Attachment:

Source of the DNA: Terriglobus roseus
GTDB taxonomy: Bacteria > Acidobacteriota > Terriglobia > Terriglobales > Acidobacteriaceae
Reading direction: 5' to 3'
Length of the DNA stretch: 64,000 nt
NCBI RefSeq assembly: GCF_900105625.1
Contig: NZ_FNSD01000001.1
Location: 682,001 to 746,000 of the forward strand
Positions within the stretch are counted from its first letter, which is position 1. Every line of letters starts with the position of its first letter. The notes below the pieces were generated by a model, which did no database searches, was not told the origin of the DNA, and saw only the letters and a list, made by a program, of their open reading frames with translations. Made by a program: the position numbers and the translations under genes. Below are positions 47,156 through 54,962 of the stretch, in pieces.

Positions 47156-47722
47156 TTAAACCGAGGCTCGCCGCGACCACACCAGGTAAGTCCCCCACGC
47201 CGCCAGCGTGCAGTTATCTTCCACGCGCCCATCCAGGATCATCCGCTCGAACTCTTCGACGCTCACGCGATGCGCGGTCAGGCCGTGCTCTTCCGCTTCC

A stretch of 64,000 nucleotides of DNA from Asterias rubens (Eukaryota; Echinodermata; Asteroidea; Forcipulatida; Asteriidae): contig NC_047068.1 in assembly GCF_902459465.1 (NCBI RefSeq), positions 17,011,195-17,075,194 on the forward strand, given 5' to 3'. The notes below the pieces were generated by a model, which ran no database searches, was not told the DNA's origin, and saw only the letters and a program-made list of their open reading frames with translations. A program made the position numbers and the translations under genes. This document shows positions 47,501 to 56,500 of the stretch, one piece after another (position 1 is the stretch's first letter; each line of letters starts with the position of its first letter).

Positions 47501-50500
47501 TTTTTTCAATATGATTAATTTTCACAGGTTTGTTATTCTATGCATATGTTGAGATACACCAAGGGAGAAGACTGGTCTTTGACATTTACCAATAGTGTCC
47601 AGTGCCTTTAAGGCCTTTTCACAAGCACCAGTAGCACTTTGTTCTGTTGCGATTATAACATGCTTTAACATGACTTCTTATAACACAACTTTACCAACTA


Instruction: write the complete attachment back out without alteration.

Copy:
Source of the DNA: Terriglobus roseus
GTDB taxonomy: Bacteria > Acidobacteriota > Terriglobia > Terriglobales > Acidobacteriaceae
Reading direction: 5' to 3'
Length of the DNA stretch: 64,000 nt
NCBI RefSeq assembly: GCF_900105625.1
Contig: NZ_FNSD01000001.1
Location: 682,001 to 746,000 of the forward strand
Positions within the stretch are counted from its first letter, which is position 1. Every line of letters starts with the position of its first letter. The notes below the pieces were generated by a model, which did no database searches, was not told the origin of the DNA, and saw only the letters and a list, made by a program, of their open reading frames with translations. Made by a program: the position numbers and the translations under genes. Below are positions 47,156 through 54,962 of the stretch, in pieces.

Positions 47156-47722
47156 TTAAACCGAGGCTCGCCGCGACCACACCAGGTAAGTCCCCCACGC
47201 CGCCAGCGTGCAGTTATCTTCCACGCGCCCATCCAGGATCATCCGCTCGAACTCTTCGACGCTCACGCGATGCGCGGTCAGGCCGTGCTCTTCCGCTTCC

A stretch of 64,000 nucleotides of DNA from Asterias rubens (Eukaryota; Echinodermata; Asteroidea; Forcipulatida; Asteriidae): contig NC_047068.1 in assembly GCF_902459465.1 (NCBI RefSeq), positions 17,011,195-17,075,194 on the forward strand, given 5' to 3'. The notes below the pieces were generated by a model, which ran no database searches, was not told the DNA's origin, and saw only the letters and a program-made list of their open reading frames with translations. A program made the position numbers and the translations under genes. This document shows positions 47,501 to 56,500 of the stretch, one piece after another (position 1 is the stretch's first letter; each line of letters starts with the position of its first letter).

Positions 47501-50500
47501 TTTTTTCAATATGATTAATTTTCACAGGTTTGTTATTCTATGCATATGTTGAGATACACCAAGGGAGAAGACTGGTCTTTGACATTTACCAATAGTGTCC
47601 AGTGCCTTTAAGGCCTTTTCACAAGCACCAGTAGCACTTTGTTCTGTTGCGATTATAACATGCTTTAACATGACTTCTTATAACACAACTTTACCAACTA